This, folks, is the Staten Island Ferry. It carries about 70,000 well behaved commuters and tourists like us to and fro between the five miles of New York Bay that separate this NY Cinderella (disgruntled locals call it the forgotten borough) and Lower Manhattan.
The island, historically part of Richmond County, also has the dubious pleasure of being home to the world’s biggest waste dump. It was closed back in 2001, reopened to bury debris from 9/11 and is now earmarked for landscaping as a pretender to Central Park.
On a brighter note, the stars of the show are great views of the shining, soaring, ‘scrapers of Manhattan’s finance district, Ellis Island and, saving you the trouble (and, we think, relative disappointment) of queuing to climb it, the Statue of Liberty. All for $0 instead of the $200+ for a seat in the choppers that incessantly buzz the scene.
The Staten Island Ferry cruises past the Statue of Liberty credit: kasto80
4. On Broadway
A date wouldn’t be a date without taking in a Broadway Show. You can, of course, choose your show, get online or visit one of any number of ticket agencies to make your booking. But what’s the point of being in New York without immersing yourself in the full NYC experience?
For that, get in line on the corner of 47th Street and Broadway itself. There, in Duffy Square under the ruby red steps (the 27 of them are worth hopping up for a great view of Times Square) you’ll find a long, snaking, early afternoon queue leading to the Theatre Development Fund’s TKTS booth.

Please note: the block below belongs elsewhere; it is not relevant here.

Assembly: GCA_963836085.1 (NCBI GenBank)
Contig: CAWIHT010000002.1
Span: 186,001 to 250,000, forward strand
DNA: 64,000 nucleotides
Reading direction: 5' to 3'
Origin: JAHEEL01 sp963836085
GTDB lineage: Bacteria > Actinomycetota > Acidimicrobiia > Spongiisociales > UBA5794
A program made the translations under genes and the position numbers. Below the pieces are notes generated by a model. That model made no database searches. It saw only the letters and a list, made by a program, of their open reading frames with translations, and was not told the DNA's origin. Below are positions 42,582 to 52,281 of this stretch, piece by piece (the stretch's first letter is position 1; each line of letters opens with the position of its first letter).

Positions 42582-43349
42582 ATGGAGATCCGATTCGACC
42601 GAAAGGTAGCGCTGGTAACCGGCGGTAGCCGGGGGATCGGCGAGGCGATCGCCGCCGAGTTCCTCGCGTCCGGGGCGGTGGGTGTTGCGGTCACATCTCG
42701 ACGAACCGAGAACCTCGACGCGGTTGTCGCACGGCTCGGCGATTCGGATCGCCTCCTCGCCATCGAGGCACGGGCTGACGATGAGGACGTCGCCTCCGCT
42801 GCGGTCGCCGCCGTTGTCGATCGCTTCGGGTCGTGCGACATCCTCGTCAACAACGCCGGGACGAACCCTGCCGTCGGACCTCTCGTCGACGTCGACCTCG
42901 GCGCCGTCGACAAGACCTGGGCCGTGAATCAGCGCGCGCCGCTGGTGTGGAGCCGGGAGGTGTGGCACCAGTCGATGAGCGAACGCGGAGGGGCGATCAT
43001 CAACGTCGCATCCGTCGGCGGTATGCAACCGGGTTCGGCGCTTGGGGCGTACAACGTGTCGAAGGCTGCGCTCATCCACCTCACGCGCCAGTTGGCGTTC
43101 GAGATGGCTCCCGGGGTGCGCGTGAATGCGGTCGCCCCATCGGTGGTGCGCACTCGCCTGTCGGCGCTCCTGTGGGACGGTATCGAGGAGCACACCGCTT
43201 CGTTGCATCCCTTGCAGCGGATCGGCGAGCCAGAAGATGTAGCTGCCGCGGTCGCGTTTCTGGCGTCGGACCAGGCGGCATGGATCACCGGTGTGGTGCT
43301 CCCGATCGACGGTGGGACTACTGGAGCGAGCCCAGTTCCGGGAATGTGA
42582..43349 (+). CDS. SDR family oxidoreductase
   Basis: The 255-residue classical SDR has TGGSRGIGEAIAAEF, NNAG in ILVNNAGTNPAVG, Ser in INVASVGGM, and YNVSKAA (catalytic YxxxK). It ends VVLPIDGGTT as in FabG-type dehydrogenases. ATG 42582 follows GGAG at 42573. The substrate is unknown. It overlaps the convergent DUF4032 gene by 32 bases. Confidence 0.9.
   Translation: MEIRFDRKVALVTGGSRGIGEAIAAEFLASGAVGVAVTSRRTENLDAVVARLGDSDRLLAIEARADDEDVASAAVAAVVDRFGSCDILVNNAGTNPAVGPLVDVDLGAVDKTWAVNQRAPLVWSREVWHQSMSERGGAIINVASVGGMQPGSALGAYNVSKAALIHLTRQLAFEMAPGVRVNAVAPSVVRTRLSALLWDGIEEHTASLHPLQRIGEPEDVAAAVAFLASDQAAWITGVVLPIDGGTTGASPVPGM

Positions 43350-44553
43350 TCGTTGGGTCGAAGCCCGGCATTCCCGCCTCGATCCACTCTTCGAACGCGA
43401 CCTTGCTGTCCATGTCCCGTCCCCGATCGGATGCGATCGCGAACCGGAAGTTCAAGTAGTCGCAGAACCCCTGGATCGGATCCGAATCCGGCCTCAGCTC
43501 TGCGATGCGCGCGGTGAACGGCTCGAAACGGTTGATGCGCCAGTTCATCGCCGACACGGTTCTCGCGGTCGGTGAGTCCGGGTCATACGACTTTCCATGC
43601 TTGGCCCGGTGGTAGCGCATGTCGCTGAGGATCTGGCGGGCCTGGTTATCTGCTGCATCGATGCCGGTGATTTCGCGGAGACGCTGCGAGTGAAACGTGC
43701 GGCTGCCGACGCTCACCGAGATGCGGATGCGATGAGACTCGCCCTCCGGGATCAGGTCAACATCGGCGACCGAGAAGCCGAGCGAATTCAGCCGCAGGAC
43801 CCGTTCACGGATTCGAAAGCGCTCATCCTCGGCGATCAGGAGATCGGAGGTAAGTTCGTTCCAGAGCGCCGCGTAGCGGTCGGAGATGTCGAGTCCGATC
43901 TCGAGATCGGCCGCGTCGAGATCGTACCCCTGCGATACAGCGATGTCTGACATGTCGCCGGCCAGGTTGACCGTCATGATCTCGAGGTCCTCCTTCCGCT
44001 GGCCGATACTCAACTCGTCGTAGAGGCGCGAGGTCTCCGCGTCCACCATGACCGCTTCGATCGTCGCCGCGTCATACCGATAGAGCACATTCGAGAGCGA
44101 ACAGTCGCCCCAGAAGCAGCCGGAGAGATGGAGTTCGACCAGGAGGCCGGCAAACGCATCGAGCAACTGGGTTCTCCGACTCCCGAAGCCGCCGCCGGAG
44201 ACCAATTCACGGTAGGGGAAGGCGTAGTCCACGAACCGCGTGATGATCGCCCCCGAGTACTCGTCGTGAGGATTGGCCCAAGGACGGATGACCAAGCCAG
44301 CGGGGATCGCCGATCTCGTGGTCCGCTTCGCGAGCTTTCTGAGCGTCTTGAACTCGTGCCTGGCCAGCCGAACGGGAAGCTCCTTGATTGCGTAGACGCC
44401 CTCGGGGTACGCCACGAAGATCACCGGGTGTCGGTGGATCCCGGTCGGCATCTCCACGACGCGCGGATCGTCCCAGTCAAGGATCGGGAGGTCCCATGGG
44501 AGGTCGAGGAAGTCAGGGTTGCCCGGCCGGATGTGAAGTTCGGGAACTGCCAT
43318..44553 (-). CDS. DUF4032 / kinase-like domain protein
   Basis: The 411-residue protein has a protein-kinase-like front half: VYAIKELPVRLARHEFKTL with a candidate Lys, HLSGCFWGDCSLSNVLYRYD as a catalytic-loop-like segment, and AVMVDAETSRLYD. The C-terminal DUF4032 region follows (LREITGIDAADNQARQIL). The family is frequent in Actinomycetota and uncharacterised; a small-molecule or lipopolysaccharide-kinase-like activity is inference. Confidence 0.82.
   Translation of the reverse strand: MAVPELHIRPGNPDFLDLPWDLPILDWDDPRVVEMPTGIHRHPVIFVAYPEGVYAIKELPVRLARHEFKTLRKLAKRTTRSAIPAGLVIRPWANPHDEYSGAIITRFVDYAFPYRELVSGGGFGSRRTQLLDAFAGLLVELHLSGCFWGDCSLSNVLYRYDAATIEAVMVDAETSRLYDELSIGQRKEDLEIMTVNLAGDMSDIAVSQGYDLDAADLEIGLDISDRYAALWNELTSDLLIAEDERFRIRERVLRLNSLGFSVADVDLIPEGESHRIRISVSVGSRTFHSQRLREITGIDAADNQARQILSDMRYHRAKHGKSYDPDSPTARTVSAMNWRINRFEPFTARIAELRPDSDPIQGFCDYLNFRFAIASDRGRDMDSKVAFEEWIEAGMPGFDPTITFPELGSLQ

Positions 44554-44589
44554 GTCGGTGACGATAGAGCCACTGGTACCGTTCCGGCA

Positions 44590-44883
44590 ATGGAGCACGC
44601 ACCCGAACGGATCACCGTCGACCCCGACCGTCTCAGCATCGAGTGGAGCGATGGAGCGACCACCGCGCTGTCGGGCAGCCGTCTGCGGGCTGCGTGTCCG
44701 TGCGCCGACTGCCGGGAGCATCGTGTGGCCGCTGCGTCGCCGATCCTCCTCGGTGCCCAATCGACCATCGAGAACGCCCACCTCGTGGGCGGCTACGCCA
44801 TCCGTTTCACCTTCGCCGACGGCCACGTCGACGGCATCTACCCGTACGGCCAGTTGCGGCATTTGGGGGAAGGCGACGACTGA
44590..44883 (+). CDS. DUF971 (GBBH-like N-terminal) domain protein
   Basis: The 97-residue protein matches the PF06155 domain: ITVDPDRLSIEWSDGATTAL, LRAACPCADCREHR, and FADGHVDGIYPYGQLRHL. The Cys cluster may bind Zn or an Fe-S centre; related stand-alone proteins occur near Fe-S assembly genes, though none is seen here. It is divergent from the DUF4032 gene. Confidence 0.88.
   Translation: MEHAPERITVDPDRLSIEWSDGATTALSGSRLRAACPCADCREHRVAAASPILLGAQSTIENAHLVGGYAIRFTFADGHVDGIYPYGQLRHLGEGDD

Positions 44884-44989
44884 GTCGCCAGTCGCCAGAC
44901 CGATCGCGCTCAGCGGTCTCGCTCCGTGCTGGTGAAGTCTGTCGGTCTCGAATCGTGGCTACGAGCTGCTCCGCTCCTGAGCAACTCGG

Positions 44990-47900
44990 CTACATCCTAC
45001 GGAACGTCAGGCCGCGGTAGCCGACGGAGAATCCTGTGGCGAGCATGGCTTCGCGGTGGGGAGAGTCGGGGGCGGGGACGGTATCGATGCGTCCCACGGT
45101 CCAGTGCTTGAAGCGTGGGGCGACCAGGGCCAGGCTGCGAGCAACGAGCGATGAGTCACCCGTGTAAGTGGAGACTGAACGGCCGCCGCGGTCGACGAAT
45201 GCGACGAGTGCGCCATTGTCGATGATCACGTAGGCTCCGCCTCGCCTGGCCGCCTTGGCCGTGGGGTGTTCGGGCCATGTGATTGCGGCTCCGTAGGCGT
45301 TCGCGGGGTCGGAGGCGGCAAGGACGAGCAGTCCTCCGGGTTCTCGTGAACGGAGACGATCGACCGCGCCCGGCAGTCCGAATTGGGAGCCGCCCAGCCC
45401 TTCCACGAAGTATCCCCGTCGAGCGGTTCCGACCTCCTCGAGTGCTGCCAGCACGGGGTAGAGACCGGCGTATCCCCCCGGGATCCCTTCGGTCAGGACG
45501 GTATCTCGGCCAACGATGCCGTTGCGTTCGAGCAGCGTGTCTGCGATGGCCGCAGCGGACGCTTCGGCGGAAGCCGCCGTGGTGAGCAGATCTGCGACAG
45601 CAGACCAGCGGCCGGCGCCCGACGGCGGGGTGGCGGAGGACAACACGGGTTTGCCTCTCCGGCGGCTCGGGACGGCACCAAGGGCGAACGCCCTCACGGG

The idea is that you’ll pick up a cheap ticket for a Broadway show that same evening. While you wait you’ll be entertained by a veritable chorus line of costumed luvvies politely pointing out the superior virtues of their particular offering and hoping, by the time you get to the ticket teller, they’ve sold you on a seat for it.
Perceived wisdom is that this procedure will earn you a hefty discount of around 50%. That may be so but don’t be lulled into thinking that a big reduction means cheap.
For instance, two good to middling seats in row M at the Stephen Sondheim Theatre for the much loved Carole King musical Beautiful cost a cool $86.50 each.
5. Walking on air
Stretching the musical theme, you may now want to walk arm in arm with your fair lady along a disused railway line. And if the pavement always stayed beneath your feet before, all at once you will, indeed, be several stories high.
The High Line is what remains of an ill-fated 1930s attempt to relieve the streets below of freight traffic by creating an elevated track. Now, it’s a great example of urban renewal, creating a new green space from a concrete jungle.
It starts in the old meatpacking district at the newly located Whitney Museum of American Art which is well worth a visit, if not for the art, then for an al fresco and reasonably priced lunch on its smart terrace.